Another Wonderful Display of Goalkeeping from Heurelho Gomes

Chris PotterCorrespondent IApril 15, 2010

LONDON, ENGLAND - APRIL 11:  Goalkeeper Heurelho Gomes of Tottenham Hotspur gestures during the FA Cup sponsored by E.ON Semi Final match between Tottenham Hotspur and Portsmouth at Wembley Stadium on April 11, 2010 in London, England.  (Photo by Shaun Botterill/Getty Images)
Shaun Botterill/Getty Images

Heurelho Gomes almost single-handedly knocked Arsenal out of the title race last night, and together with Danny Rose, claimed cult status among Tottenham supporters still revelling in last night's tense 2-1 victory.

In his pre-match interview, Harry Redknapp hinted that he might hand a chance to one of Tottenham's successful youth team players. Later, when asked about Danny Rose's qualities, he kept his cards close to his chest.

He was wise to do so.

However, while much of the focus following the match was on Rose's sensational 30-yard volley early in the first-half, ultimately it was a trio of world-class saves from Gomes which ensured that Spurs beat neighbours Arsenal for the first time in the league since 1999.

Danny Rose, still buzzing from the events of a breathless night's football at White Hart Lane, praised Gomes for his Man of the Match performance:

"The atmosphere in the dressing room was unbelievable after the game," said Rose.

"Everyone was buzzing and jumping on Gomes. He made three terrific, world-class saves and everyone was buzzing."

Firstly, he tipped over a close-range volley from sub Robin Van Persie. Minutes later, he leaped like a salmon to claw Van Persie's expert free-kick—heading for the top right-hand corner of the goal—past the post. Finally, he produced a stunning reaction save to Sol Campbell's header.

Unsurprisingly, he was congratulated by Tottenham players during the match, and embraced by his colleagues after the match.

In his first season in the Premier League—following a €10 million move from PSV Eindhoven for whom he kept a clean sheet in 60% of the matches in which he played and once played for 956 minutes without conceding a goal—he was ridiculed by the press and many Tottenham fans.

Early in the season, he let a weak Ashley Young shot squirm through his grip and, with Tottenham mired in the relegation zone, he followed this with an embarrassing own goal against Fulham.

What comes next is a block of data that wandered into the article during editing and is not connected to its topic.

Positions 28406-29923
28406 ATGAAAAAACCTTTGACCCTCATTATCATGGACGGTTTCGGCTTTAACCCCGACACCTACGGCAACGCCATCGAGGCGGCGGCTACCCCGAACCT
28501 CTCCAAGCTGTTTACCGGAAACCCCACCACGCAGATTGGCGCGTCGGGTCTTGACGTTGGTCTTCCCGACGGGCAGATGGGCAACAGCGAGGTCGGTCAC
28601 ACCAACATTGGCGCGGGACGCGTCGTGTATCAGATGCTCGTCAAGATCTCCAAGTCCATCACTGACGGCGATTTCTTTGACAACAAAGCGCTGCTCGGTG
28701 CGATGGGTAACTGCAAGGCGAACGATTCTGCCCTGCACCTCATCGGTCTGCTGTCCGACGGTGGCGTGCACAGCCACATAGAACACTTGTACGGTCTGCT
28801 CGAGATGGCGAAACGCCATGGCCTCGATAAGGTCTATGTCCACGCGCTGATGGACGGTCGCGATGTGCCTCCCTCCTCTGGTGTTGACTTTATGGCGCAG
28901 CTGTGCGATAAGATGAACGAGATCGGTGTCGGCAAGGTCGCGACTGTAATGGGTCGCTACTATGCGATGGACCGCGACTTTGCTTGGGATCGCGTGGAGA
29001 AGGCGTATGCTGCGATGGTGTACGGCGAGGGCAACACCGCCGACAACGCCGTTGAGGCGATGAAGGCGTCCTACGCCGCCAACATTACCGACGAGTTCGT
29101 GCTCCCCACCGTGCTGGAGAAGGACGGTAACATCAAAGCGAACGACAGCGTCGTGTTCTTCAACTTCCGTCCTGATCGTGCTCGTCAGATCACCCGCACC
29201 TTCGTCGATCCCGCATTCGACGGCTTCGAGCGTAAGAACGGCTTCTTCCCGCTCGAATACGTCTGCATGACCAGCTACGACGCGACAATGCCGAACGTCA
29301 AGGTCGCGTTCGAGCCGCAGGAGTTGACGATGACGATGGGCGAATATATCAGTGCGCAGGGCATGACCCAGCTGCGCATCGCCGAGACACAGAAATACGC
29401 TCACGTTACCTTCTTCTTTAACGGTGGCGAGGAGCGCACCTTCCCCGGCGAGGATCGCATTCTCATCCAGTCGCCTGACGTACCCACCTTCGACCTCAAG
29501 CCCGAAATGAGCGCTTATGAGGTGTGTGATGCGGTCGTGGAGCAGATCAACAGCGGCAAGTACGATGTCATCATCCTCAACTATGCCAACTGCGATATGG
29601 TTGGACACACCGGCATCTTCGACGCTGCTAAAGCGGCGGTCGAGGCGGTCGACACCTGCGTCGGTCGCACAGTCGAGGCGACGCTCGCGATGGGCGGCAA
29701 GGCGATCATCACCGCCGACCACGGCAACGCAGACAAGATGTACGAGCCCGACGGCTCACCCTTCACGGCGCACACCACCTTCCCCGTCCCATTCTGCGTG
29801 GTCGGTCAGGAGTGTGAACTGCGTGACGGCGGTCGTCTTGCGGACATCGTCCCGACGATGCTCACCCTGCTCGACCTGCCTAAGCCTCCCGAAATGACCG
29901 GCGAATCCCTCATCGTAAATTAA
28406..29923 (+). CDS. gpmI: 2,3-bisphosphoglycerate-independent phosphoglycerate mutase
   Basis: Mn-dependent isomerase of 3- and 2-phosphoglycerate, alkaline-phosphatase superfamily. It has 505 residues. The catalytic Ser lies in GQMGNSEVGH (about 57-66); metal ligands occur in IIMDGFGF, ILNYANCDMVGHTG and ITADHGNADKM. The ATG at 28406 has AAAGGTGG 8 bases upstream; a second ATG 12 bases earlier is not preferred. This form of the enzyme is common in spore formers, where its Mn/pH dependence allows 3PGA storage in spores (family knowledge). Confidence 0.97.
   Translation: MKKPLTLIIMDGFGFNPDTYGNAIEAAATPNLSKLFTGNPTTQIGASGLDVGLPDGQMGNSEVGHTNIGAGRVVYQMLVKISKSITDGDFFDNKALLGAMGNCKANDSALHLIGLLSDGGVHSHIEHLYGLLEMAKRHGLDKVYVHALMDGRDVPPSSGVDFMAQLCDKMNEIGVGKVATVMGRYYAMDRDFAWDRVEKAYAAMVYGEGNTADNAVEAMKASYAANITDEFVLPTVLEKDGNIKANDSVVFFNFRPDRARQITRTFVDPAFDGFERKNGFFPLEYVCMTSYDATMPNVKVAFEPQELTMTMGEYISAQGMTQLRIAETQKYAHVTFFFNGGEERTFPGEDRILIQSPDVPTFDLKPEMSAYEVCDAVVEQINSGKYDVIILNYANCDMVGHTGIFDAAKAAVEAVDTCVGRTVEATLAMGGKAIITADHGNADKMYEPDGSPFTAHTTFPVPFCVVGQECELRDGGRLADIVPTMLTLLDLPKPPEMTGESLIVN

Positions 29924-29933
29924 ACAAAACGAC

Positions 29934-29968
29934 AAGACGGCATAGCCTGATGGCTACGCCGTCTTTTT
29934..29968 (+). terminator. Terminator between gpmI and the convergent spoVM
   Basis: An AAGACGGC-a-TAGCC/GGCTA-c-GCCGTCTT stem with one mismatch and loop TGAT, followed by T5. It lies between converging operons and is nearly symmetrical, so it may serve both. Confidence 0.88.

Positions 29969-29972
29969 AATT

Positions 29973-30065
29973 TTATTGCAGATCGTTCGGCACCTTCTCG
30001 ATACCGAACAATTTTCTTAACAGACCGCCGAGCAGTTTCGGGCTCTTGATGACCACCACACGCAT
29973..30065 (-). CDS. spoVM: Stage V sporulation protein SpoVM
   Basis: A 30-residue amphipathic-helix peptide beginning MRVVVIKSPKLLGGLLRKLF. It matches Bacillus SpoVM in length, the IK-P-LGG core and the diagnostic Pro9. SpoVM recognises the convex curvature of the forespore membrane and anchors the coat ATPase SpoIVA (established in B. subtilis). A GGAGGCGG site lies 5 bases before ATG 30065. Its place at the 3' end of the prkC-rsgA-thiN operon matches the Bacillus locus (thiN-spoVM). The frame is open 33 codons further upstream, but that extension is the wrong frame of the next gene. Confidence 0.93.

But, after the departure of goalkeeping coach Hans Leitert and manager Juande Ramos, he seemed to find his feet slowly but surely.

New boss Redknapp brought in experience goalkeeping coach Tony Parks to work with Gomes closely helping the giant Brazilian to revert to basics and regain confidence in his ability. With his performances more assured every week and the Tottenham defence starting to find some resilience, Spurs climbed the league quickly.

This season, he endeared himself still further to his home fans by denying former striker Darren Bent three times from the penalty stop.

Thanks to the performances of Gomes and Michael Dawson in particular, Tottenham has the third best defensive record in the league, having conceded fewer than one goal per game. A remarkable achievement for a side always considered by pundits and oppposition managers as talented but vulnerable.

Gomes, in contrast to last season, is taking fewer risks, distributing the ball more sensibly and handling the ball with more authority.

Dumbfounded Arsenal striker Van Persie called Gomes' two saves last night as 'crazy' while Ledley King was even more lavish in his praise: "He [Gomes] is up there with the best goalkeepers in the world and he has pulled us out time and time again this season."

If Tottenham are to dramatically snatch Champions League football from favourites Manchester City's grasp, Gomes will need to maintain his level of performance for the next month as his team still has to face Chelsea on Saturday, and both Manchester teams thereafter.

If 'The Octopus'—a moniker handed to Gomes because of his disproportionately long arms—helped Spurs achieve this feat, he would stand a very good chance of being selected in Brazil's 2010 World Cup squad, an achievement which would cap a remarkable 12-month transformation from zero to hero.


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